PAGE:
In fact, it is so obvious that the developers realized their rearview mirror shortcomings, they simply stripped it from the default in-car views – where it has been for every prior version of the franchise – and made it a manually added option.
And not a surprise – the online play in NASCAR is as worthless as ever on the PS2. Still featuring support for only four players maximum, the action is once again so laggy that slogging through the jittery mess is more frustrating than fun.
But really, NASCAR 07’s biggest flaw is that it just lacks that new car smell that we have come to expect from the ever-evolving series. I was so hoping for something new to inject a little new excitement in the dry motor sport. Simply giving the same tricks from years before and tossing a few paltry tweaks and a points-based character development system (that should have been there all along) does not do a whole lot to keep my interest.
The NASCAR franchise has always looked a bit weak on the PS2, but we have always been able to chalk up the grainy visuals and jittery framerates to the fact that the game will at any given time display 43 onscreen cars battling it out for supremacy.
Over the past half a dozen years of holding NASCAR exclusivity on the PS2, the folks at Tiburon have managed to tweak out steady and incremental improvements in terms of visuals. NASCAR 07 is a different story, though – it actually seems to take a leap backwards in visual quality.
The overall visual quality is even more blocky and jagged than ever, and any opponents that fall more than even a few car lengths morph into an indistinguishable blob of pixels. While this might not necessarily be a deal breaker in the close-quarters bumping and nudging of NASCAR, it really deals a blow during the numerous wide-angle broadcast style replays that automatically launch during yellow flag events (i.e. crashes). More often than not, these distant camera angles will simply yield an mess of pixels rather than displaying the wonderful carnage within.
While the jaggies just make the game look ugly, there are a handful of framerate issues that tend to impact the gameplay in NASCAR 07 – most noticeably the rearview mirror issue mentioned earlier.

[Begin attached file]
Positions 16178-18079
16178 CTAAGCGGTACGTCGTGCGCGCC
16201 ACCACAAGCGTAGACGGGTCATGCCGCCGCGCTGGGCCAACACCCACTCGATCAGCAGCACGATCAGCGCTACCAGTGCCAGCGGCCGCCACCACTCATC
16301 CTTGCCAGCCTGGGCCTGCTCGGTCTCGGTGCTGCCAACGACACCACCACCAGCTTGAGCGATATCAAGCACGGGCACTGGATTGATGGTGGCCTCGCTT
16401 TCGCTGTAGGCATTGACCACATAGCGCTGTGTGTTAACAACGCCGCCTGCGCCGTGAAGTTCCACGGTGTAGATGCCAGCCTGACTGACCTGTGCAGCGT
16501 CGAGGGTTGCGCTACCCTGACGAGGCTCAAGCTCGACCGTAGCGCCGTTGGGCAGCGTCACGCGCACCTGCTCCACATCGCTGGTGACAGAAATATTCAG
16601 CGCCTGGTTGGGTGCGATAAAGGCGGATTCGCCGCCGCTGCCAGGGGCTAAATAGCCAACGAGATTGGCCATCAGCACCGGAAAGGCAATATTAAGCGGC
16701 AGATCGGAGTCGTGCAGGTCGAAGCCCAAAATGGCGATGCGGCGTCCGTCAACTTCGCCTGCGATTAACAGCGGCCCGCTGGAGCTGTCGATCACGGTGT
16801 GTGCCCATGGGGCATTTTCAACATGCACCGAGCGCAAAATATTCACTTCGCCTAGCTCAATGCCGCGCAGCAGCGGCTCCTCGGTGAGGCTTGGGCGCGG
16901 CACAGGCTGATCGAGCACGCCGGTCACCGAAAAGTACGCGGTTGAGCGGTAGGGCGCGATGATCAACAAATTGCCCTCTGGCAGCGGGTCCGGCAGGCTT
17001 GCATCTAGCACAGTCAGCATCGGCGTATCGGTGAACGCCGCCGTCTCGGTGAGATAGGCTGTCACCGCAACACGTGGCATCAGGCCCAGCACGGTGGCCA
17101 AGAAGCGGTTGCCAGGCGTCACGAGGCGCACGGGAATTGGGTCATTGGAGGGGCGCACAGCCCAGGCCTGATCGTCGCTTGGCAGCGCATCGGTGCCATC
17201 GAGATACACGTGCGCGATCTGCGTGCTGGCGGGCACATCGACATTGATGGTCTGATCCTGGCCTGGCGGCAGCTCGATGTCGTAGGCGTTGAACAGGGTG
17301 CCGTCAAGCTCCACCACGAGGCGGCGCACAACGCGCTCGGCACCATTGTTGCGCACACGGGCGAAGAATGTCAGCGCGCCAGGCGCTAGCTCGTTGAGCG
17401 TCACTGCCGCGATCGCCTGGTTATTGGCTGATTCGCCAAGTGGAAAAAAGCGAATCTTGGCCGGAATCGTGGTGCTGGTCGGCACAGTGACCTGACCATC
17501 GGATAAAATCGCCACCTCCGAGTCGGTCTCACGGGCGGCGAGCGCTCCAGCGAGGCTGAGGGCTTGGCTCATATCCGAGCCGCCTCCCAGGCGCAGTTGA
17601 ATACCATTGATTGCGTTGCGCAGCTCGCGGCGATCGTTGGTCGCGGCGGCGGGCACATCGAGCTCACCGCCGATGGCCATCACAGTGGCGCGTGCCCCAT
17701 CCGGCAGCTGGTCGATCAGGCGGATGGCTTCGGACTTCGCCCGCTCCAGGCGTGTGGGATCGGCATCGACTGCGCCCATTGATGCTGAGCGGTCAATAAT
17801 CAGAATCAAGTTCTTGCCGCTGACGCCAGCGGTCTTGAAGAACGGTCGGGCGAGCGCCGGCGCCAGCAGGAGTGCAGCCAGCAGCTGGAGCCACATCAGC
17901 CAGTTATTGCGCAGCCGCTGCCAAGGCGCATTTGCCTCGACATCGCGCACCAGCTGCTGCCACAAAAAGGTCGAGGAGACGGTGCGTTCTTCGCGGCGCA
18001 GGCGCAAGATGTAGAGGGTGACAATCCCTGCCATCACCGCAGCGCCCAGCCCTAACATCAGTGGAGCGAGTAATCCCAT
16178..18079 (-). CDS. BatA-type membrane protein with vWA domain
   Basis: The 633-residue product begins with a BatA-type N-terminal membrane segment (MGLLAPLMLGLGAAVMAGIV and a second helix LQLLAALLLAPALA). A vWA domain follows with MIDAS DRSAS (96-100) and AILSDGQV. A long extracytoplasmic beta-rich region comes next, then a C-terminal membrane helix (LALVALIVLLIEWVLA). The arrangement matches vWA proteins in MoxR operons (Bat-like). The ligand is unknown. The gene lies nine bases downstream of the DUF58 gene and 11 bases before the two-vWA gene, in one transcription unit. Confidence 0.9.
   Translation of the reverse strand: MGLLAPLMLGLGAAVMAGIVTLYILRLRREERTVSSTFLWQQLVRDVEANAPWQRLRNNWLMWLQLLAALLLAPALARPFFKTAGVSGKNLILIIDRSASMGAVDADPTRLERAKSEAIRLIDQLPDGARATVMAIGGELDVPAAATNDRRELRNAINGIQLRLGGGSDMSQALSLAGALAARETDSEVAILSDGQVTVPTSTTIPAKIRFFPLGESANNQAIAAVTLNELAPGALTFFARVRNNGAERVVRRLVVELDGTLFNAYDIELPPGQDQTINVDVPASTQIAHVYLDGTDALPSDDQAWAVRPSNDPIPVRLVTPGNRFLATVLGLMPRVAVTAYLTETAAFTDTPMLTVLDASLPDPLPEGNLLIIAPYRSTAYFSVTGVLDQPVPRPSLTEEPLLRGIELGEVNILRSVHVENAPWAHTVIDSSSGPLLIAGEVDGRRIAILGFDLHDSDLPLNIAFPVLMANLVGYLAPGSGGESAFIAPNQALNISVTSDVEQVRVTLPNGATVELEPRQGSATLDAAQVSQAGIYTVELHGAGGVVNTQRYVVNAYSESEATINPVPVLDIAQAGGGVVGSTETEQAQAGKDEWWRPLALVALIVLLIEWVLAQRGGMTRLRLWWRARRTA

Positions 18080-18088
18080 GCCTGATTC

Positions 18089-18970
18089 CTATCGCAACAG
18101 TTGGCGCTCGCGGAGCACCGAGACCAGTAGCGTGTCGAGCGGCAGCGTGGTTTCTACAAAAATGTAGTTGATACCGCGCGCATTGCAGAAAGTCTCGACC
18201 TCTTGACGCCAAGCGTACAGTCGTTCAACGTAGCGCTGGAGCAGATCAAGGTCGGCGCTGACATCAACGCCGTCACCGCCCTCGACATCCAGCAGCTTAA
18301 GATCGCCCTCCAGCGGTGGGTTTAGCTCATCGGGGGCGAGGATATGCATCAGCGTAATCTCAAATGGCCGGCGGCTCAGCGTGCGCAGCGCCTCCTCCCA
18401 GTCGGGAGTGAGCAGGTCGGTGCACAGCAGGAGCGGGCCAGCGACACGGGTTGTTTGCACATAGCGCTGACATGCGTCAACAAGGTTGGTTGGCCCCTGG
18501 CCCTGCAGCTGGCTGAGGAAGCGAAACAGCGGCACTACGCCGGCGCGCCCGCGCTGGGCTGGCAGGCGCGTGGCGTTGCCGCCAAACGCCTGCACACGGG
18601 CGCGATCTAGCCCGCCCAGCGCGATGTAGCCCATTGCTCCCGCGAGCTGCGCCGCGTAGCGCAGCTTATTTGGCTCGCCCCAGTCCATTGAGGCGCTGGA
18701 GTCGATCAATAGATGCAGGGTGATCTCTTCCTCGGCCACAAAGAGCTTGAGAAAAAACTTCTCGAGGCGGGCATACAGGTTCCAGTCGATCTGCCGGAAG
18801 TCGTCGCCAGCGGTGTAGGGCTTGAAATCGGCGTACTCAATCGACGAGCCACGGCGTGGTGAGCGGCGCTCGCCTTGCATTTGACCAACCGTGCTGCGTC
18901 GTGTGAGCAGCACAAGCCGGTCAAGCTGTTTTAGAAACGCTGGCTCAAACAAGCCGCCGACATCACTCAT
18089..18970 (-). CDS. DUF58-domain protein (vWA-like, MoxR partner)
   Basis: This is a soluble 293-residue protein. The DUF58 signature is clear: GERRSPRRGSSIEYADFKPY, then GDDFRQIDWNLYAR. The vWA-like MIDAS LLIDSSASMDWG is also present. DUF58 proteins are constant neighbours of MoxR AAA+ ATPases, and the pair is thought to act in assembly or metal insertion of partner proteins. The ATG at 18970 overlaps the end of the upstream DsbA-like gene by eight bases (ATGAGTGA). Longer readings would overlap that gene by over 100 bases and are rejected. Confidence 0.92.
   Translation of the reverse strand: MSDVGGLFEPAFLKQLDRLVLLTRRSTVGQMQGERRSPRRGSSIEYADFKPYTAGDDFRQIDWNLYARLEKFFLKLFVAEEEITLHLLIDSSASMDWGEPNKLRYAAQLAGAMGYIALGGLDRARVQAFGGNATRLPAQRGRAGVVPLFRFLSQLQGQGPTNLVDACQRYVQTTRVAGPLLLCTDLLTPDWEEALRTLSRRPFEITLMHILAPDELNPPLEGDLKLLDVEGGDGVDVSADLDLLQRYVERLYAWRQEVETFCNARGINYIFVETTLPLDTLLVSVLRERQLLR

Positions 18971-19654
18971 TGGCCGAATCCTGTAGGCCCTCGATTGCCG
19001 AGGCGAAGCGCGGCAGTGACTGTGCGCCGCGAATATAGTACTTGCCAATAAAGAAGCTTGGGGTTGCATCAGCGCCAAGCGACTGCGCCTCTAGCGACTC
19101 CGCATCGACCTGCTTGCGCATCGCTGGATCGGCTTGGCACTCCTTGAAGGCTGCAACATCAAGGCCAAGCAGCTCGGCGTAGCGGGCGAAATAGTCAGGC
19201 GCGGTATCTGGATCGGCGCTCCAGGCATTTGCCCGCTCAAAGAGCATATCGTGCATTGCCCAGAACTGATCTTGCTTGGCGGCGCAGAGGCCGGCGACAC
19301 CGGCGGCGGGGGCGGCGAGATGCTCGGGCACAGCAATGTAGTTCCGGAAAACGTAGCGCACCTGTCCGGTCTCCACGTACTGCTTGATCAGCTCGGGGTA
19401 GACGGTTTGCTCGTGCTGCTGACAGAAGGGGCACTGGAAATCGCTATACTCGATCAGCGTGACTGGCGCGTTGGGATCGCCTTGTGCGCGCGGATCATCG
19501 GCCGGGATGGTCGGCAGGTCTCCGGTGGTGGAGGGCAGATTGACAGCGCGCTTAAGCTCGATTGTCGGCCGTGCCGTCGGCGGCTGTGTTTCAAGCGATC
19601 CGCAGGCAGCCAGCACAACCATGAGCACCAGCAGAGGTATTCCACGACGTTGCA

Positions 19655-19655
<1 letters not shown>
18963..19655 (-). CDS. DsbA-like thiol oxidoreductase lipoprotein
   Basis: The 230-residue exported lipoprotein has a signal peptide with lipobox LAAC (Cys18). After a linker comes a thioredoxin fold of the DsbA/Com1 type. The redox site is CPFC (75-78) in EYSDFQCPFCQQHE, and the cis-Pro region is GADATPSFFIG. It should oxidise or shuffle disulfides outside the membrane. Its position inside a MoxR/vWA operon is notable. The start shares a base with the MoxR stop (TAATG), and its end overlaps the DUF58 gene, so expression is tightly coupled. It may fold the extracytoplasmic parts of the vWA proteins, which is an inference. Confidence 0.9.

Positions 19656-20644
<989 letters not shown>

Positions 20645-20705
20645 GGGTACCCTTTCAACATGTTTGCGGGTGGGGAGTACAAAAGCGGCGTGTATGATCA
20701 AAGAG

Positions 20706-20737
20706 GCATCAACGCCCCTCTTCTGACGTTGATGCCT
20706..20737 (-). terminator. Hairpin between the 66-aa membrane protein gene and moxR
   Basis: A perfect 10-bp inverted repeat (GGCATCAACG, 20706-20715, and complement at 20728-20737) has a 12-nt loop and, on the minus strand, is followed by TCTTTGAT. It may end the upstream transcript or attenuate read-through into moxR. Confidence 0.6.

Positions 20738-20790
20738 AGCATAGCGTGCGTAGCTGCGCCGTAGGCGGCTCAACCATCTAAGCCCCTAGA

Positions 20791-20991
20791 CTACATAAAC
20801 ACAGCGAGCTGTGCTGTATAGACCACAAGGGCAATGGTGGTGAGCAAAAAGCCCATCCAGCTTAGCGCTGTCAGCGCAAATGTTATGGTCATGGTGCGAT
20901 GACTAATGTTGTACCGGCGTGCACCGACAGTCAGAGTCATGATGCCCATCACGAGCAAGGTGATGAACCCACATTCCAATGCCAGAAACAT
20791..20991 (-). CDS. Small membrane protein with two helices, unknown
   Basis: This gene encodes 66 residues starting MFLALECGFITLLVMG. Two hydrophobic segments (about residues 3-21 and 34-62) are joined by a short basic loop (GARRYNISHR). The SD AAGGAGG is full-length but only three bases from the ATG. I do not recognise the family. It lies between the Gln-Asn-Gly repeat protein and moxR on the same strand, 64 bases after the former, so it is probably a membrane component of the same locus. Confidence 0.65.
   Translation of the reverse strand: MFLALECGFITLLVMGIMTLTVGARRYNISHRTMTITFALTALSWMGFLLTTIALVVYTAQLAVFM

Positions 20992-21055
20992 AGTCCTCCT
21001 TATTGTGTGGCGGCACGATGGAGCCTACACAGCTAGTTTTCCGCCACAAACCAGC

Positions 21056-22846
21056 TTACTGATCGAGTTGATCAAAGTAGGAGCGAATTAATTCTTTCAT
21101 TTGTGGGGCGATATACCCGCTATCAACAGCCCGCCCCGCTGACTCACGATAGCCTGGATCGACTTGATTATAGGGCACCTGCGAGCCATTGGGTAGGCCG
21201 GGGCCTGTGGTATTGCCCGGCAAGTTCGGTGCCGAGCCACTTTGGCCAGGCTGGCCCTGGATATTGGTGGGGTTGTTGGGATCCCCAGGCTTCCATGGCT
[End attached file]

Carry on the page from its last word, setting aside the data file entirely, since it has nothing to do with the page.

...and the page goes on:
The speedway backgrounds are accurately modeled (as they are every year) and give a great sense of scale – but any real definition is lost to the heavy softening filters that have been utilized to both give a sense of speed, and to cover shortcomings in the coding.
That is not to say that the game is a total failure on the visual front – the game incorporates a few cool effects like lens flares and real-time reflections, and the in-car view really is pretty darn cool - featuring expertly-rendered representations of the padded roll cage, steering wheel, and Plexiglas windshield.
And finally, where I loved EA’s incorporation of FMV movie in their Need For Speed Most Wanted – the inclusion of FMV shorts featuring real-life NASCAR drivers comes across as a bit cheesy and outdated.
The silver lining on NASCAR 07’s dark cloud would have to be the sound design, which is top notch as usual. After nearly a decade of making NASCAR games, EA knows how to convey the aural aspects of NASCAR quite well and everything, from the rumbling of the 43 high-powered race cars to the rousing cheers of the spectators, is magnificent.
With each successive release of an EA game, I find myself growing more impressed with the selection of music chosen for EA Trax. EA is doing a great job of garnering a diverse selection of some of the biggest and best-known acts on the radio, sprinkling in a handful of the smaller or more-obscure bands, and coming up with soundtrack that nails the subject material on the head and has something to offer everyone.
Country, rock, emo, punk and rockabilly – they’re all covered and more. And while I might not be a Toby Keith or Breaking Benjamin fan, I was completely stoked to find old faves Southern Culture on the Skids finally getting mainstream props after fifteen years of obscurity.
Rating these NASCAR games is always particularly difficult for a reviewer like myself – and it is all the fault of you readers out there. You see, there are certain sects of readers who are diehard racing fans who want their games to look good, play well, feel fast, and most of all – be fun. The other sect are the NASCAR diehards, who could not care less about how the game looks, plays, or feels – as long as the rosters are up to date, and they can spend countless hours tweaking tire pressures, and riding that fine line of fuel consumption.
That said, NASCAR 07 is really for the diehard NASCAR fan that is dead set on keeping his or her game up to date. The game’s new features are not all that impressive, and the technical glitches are downright annoying compared to the previous years’ efforts.
NASCAR 07 really does compile the best gameplay elements from the previous four years’ worth of their NASCAR franchise. While this would normally warrant a hands-down recommendation – especially releasing this close to the (apparent) end of the PS2’s lifespan – NASCAR 07’s technical glitches really deal a serious blow to the fun.
I’ve grown to like EA again. As of late, they have been doing good for many games. And really, EA’s NASCAR series has been consistently solid for quite some time. Yet somehow, somewhere, NASCAR 07 slipped off course and is nowhere near the quality it should be.
Of course, to the diehard NASCAR gamers out there, NASCAR 07 could be a text-based strategy game, and they would still race to the stores to get their hands on a copy. And they will love every moment of it.
As for the rest of us, we are better of letting those gamers pass us by while we head to the rental shop.